The Nelson A. Rockefeller Center for Public Policy and the Social Sciences

Constitutional Law Expert David Cole Addresses Whether President Obama Can End The War on Terror

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For the celebration of Law Day, an annual national day set aside to celebrate the rule of law, the Rockefeller Center was fortunate enough to have a speaker well-versed in some of the most important legal issues today. David Cole, the Honorary George J. Mitchell Professor in Law and Public Policy at the Georgetown University Law Center, is an expert on constitutional law, national security, and criminal justice. In his public lecture, “Can President Obama End the War on Terror?” he addressed many of the most pertinent issues in national security today – ranging from the war on terror and surveillance to Guantanamo Bay and drones.

David Cole began his lecture by discussing the war on terror. He noted to the audience that the Obama administration has made it clear that democracy demands an end to the perpetual state of war, but what would it take to end the war with Al Qaeda? And what would be the consequences of going into peacetime footing? In particular, David Cole focused on the consequences of shifting from wartime to a peacetime footing in these four areas: detention, drones, surveillance and accountability.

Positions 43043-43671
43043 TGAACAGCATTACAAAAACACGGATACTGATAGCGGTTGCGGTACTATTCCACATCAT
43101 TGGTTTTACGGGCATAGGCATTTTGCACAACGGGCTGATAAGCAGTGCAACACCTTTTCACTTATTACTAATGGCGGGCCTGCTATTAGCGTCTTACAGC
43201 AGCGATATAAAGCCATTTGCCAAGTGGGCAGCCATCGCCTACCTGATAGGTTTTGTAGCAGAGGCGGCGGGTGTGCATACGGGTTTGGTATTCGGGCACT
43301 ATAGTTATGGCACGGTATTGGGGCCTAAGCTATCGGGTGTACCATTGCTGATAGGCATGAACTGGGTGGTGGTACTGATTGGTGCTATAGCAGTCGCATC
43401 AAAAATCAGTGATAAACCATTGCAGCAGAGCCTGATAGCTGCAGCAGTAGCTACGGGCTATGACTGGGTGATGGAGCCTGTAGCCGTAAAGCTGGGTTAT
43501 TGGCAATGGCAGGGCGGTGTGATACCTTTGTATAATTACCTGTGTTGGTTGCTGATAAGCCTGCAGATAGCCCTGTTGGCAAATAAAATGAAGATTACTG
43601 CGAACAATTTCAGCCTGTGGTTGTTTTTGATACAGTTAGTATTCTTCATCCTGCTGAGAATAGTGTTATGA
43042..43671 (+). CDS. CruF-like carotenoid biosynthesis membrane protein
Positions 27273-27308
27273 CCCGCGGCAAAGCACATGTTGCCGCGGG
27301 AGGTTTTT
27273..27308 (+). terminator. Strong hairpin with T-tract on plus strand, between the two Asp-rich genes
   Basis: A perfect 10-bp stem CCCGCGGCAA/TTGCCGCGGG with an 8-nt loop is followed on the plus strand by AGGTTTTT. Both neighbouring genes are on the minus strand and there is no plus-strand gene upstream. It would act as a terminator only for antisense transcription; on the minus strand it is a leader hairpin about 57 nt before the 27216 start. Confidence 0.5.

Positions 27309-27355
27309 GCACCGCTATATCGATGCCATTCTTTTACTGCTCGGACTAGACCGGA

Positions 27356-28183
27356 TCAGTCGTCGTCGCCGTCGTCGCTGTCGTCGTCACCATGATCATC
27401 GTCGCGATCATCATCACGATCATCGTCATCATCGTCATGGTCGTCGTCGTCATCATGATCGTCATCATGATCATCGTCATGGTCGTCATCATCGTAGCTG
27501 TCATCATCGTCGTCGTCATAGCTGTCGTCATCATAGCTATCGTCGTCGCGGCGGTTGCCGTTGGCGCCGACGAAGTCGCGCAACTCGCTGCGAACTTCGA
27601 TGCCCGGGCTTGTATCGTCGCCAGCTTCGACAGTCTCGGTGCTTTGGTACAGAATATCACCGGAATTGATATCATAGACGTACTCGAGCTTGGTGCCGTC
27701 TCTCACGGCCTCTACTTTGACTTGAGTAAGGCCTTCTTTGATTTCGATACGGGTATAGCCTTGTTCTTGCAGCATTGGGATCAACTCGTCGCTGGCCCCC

“We will have to eventually release those detained individuals if we can’t find a reason to make them stay, and some may still continue to pose a threat to us. But my response to that is, so what? There are already so many people who pose a threat to us and we don't detain them,” Cole remarked.

In regards to the drone program, Cole noted that its controversy is attributed to its secrecy, American exceptionalism, and the feasibility to kill.

“An open agreement of these lines would be untenable,” Cole said.

And what about surveillance? With the recent WikiLeaks and Edward Snowden scandals, where does the NSA stand? David Cole says that federal surveillance authorities exist in both wartime and peacetime, so pulling out of the war with Al Qaeda would not likely change the existing NSA program. The end of the war will not solve the problem of an overaggressive NSA from a legal standpoint, but will help from a practical and political standpoint, because the government has more incentive to use the NSA during wartime.

The main question still remains unanswered at this time, and that is will the president end the war on Al Qaeda, and when? Cole believes that President Obama has the ability and authority to end the war, but Cole cannot answer for sure whether or not he will do so. Cole, however, is one of many who believe that it is conceivable to put an end to the war with Al Qaeda, and in fact it is more advantageous to put ourselves on a non-battleground footing. Whether or not this will actually happen in the near future, we will have to see.

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The Nelson A. Rockefeller Center for Public Policy and the Social Sciences